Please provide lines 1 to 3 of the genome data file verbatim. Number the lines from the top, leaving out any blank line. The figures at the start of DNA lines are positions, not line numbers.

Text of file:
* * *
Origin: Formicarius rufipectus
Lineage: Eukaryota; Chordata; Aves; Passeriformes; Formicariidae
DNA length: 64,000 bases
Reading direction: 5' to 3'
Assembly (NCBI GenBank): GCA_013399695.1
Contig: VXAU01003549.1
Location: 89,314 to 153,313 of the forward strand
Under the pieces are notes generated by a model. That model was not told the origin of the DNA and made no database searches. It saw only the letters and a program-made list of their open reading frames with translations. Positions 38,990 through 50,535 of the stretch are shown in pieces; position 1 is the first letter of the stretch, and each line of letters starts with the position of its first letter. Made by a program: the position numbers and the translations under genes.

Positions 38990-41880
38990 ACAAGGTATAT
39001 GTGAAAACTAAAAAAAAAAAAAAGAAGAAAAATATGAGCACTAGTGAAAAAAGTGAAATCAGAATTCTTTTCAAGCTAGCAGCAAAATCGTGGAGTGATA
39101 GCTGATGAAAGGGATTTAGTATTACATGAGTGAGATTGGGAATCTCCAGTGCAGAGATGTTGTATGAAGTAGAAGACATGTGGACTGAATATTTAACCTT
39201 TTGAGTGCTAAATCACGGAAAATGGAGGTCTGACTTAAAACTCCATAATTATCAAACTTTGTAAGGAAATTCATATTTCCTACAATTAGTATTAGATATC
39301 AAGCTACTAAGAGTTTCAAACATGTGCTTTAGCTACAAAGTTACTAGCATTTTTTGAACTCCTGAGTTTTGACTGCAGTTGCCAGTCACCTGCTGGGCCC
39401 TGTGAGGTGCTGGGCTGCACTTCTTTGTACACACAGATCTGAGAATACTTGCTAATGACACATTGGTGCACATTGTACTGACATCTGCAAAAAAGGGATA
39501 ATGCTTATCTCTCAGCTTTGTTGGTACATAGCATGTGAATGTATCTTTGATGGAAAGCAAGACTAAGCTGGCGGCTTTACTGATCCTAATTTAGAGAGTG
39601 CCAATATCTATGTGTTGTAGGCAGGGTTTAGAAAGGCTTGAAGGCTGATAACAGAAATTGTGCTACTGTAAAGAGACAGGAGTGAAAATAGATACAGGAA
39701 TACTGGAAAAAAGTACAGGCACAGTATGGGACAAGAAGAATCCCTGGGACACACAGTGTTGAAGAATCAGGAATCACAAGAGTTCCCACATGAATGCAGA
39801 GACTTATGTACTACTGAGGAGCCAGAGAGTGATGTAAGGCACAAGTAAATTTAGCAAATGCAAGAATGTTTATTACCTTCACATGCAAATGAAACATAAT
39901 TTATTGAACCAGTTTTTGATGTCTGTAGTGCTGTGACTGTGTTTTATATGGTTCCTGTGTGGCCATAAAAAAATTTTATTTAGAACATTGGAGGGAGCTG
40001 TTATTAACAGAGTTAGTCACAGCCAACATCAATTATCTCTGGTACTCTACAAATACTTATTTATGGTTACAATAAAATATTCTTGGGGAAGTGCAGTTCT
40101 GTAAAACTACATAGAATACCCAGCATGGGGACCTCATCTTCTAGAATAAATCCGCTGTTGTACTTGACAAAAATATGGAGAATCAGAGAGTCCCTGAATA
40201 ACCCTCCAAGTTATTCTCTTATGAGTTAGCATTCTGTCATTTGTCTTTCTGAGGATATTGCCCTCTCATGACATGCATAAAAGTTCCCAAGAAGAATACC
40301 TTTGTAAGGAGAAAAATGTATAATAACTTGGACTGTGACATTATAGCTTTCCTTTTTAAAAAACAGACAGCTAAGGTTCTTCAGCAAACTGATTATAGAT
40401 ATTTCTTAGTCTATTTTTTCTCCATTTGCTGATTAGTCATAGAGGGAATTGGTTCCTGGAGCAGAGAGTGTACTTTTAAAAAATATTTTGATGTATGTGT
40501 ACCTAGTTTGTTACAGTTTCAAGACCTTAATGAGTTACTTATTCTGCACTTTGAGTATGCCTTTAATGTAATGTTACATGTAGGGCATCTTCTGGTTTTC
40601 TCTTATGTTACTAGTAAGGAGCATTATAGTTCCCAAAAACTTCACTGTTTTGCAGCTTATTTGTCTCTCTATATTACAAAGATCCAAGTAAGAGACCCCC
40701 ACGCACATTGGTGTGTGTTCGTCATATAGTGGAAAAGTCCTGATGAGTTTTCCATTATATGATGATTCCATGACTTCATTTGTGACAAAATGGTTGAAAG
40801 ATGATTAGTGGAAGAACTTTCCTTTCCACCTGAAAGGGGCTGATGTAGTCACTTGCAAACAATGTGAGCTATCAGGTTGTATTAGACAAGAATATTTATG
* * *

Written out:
Origin: Formicarius rufipectus
Lineage: Eukaryota; Chordata; Aves; Passeriformes; Formicariidae
DNA length: 64,000 bases